Untreated toenail fungus may spread to the surrounding area of the foot.
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With all the serious health dangers out there, like cancer and diabetes, having a yellowed nail from toenail fungus can seem pretty insignificant. Since toenail fungus (onychomycosis) usually isn’t painful, many people put off seeking treatment, says Peter Joseph, DPM, a podiatrist with Allegheny Health Network in Pittsburgh. While many people are otherwise healthy and may just think of it as a cosmetic problem, ignoring a toenail infected with fungus could have health consequences beyond appearances. Potential complications of a toenail fungal infection:
Foot pain. Over time, a nail infected with fungus can become thick and misshapen, causing pain, Dr. Joseph says. It can even make it difficult to walk when wearing shoes, according to the American Podiatric Medical Association.
Spread of the fungus. Sometimes untreated toenail fungus can spread to the surrounding skin on the foot. This may result in athlete’s foot, a condition marked by itchy, red, cracked skin. “If you wear shoes and socks all day and one of your toenails is infected, it can spread quite easily because fungus thrives in a warm, dark, moist environment,” Joseph says. The fungus can also spread to the genitals, where it becomes jock itch, a condition that can affect both men and women, according to the American Osteopathic College of Dermatology.
Widespread infection. This complication of toenail fungal infection is of particular concern for people with diabetes and other chronic conditions that weaken the immune system. If a toenail fungus spreads to the skin and causes it to crack, bacteria can get in. This may cause cellulitis, a condition that produces swollen, red, tender skin and must be treated with antibiotics, according to the U.S. National Library of Medicine. In severe cases of cellulitis, the infection can enter the bloodstream and be deadly. “And it can all start from a simple fungal infection,” Joseph says.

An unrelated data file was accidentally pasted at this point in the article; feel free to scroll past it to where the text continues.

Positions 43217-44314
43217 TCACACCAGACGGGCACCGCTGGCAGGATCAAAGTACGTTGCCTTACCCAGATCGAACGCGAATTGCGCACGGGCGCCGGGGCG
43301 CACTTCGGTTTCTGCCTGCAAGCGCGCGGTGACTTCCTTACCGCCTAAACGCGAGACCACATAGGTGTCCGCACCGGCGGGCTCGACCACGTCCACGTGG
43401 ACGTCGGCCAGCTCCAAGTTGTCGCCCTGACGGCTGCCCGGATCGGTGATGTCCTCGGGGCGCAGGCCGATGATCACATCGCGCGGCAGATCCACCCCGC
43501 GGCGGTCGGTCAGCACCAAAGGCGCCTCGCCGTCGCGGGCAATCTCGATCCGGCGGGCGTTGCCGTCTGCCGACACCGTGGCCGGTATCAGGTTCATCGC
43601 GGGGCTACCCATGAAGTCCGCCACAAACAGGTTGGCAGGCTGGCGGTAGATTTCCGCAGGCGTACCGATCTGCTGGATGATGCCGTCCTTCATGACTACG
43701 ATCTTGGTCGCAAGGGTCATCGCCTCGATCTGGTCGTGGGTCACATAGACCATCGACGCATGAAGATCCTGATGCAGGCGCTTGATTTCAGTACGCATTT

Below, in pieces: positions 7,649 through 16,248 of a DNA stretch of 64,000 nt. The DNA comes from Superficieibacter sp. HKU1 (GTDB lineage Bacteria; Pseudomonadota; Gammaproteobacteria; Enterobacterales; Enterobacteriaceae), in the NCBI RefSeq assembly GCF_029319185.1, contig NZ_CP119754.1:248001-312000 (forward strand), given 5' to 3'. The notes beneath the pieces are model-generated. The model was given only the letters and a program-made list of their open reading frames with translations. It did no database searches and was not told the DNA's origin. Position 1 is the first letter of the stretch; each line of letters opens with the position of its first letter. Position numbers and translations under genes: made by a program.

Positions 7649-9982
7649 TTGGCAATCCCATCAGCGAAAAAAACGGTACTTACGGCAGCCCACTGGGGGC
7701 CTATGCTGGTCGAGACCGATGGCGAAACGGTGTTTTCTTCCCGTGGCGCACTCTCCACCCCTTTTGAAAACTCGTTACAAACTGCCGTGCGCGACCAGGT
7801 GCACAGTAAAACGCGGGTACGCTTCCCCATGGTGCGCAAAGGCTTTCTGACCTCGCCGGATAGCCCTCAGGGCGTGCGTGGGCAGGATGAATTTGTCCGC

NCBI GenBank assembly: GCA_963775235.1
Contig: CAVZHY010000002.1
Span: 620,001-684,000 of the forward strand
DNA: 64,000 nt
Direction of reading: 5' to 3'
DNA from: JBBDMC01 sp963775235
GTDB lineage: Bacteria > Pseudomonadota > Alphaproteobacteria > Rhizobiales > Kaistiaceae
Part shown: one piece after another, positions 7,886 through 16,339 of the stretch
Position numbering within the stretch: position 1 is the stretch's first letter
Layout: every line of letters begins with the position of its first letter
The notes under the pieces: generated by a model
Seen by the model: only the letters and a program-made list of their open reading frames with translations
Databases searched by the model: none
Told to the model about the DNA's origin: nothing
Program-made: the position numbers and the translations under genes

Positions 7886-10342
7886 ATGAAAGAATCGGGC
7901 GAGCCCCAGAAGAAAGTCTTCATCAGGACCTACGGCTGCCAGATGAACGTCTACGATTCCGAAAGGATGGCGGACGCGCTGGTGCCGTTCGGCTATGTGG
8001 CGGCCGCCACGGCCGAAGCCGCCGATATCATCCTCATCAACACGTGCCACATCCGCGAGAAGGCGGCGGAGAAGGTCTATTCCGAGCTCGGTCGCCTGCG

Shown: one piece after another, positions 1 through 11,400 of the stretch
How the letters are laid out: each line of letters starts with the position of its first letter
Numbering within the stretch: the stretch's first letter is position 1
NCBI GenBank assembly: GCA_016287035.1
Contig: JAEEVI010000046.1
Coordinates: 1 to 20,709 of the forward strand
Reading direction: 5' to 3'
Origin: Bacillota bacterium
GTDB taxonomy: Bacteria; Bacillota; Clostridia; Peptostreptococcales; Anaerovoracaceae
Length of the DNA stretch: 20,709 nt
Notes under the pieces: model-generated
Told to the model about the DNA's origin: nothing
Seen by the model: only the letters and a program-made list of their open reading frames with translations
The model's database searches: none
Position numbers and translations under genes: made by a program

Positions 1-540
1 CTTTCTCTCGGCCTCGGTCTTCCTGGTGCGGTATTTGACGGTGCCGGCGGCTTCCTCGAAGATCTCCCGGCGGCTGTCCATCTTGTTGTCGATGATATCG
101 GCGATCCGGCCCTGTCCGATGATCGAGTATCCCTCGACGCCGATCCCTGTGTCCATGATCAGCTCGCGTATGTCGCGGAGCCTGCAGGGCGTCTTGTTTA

Loss of nails. The American Osteopathic College of Dermatology explains that toenails infected with fungus can separate from the nail bed, a condition known as onycholysis. If this happens, the loose portion of the nail will need to be removed. Even if an infected toenail doesn’t become loose, it may still need to be removed if the fungus doesn’t go away with traditional treatments. In this case, a procedure called an avulsion is used to remove the entire nail. Sometimes the nail is removed permanently through a procedure called a matrixectomy. “This destroys the growing center at the base of the nail, either surgically or chemically, so it won’t grow back,” Joseph says.
Treating Symptoms of Toenail Fungus
If you suspect you have a toenail fungal infection, see a doctor, Joseph says. Your doctor may take a small sample from your toenail and have it analyzed to confirm the presence of a fungus. If the test comes back positive, an oral or topical antifungal medication may be prescribed to help treat the fungus. Most medications are well tolerated with few side effects, Joseph says.
If the affected area of your toenail is small and doesn’t hurt, your doctor may take a wait-and-see approach and just observe the infected nail over time. While the fungus is unlikely to go away on its own, it may not get any worse. “If you can live with a spot on your nail, then it might be fine with no treatment,” Joseph says. “But if you have cosmetic concerns, then a small dose of medication will probably take care of it.”